Mention Hill East to a longtime resident of the neighborhood southeast of Capitol Hill, and you might get some puzzled looks.
“Hill East?” asked Malcolm Shute, who’s owned a row house near the corner of 14th Street and Potomac Avenue SE for the past decade. “Never heard of it.”
That’s not necessarily surprising. Hill East is one of those new names that ambitious real estate agents and hopeful new homeowners give a neighborhood, the kind that grants an area a little bit of cachet. In this case, though, it’s not clear how the moniker originated; it may have been adopted after the city publicized its plans for a large plot of land just east of the neighborhood.
Regardless of its genesis, the name has stuck, describing an area that’s close to Capitol Hill’s many amenities but whose homes have lower price tags. The affordability comes with a trade-off: crime is higher than on the Hill and there are far fewer businesses nearby catering to residents. But many of the area’s residents seem willing to buy into an area where their investment may pay off five to ten years down the road.
Bounded by 14th and 19th Streets, Independence Avenue to the north, and the Southeast Freeway to the south, Hill East is an area slated for major change in the next few years.
The city has targeted a large plot of land just next to the neighborhood for a major development known as Hill East waterfront. Currently used as the DC General Health Campus, the area lies between Independence Avenue to the north, 19th Street to the west, Congressional Cemetery to the south, and the river to the east. Original plans called for a 50-acre mix of retail, office, and residential buildings, some five million square feet in total, but that was long before the country was hit by the recession.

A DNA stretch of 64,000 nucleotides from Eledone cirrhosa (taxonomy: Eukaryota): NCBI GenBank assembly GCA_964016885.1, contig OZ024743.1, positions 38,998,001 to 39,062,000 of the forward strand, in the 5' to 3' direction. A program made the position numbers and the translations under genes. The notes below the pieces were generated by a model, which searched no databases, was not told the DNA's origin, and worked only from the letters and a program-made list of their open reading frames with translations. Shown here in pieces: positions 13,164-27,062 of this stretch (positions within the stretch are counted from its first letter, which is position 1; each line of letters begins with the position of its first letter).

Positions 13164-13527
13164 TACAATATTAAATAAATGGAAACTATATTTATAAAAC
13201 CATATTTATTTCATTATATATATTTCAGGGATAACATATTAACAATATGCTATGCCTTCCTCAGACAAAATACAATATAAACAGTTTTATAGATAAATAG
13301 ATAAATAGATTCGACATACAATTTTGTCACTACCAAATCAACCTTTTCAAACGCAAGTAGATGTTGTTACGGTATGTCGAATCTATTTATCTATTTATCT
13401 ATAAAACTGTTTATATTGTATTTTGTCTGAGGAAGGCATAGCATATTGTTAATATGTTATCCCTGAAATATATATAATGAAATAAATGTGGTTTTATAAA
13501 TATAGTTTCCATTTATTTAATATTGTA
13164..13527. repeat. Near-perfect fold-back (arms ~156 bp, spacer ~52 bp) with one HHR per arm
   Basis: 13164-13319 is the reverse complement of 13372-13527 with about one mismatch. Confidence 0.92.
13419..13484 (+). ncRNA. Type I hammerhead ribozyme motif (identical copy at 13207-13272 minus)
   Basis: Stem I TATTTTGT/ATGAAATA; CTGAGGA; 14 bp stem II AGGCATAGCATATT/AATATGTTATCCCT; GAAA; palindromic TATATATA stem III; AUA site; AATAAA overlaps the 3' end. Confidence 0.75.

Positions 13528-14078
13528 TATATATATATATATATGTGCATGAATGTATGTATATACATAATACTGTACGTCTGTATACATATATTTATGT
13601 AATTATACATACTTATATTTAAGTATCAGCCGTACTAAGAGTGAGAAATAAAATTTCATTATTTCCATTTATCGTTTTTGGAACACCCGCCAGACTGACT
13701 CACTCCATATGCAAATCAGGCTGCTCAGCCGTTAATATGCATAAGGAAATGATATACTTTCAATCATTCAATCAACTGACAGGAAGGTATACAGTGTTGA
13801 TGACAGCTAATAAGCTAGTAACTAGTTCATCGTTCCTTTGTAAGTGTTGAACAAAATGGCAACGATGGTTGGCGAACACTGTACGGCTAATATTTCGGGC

DC officials announced in April that they plan to scale the project back and begin with a nine-acre “town center” development of roughly 500,000 square feet that will be clustered near the Stadium/Armory Metro station. The city has yet to pick a developer for the project and the larger development is on hold until economic conditions improve, so residents aren’t holding their breath.
“Due to its sheer size, you have to look at this from a longer-term perspective,” explained Tyler Garrison, a broker with Hounshell Real Estate.
Nonetheless, the Hill East project gives the area a sense of promise, explained Gerard DiRuggiero of UrbanLand Company. “This creates opportunities for people to take a chance. They can expect to pay a decent price for something that’ll grow in five to ten years, and feel they’ll be in good shape when they want to sell.”
Hill Homes – The Good and The Shabby
The Hill East neighborhood that currently exists has a similar if slightly shabbier housing stock than Capitol Hill proper. There are Victorians peppered throughout the area, but most of the neighborhood’s row houses are in the smaller, Federal style, many with high stoops and porches, others flat on the ground and porchless. The number of well-maintained homes is about equal to properties that need some fixing up.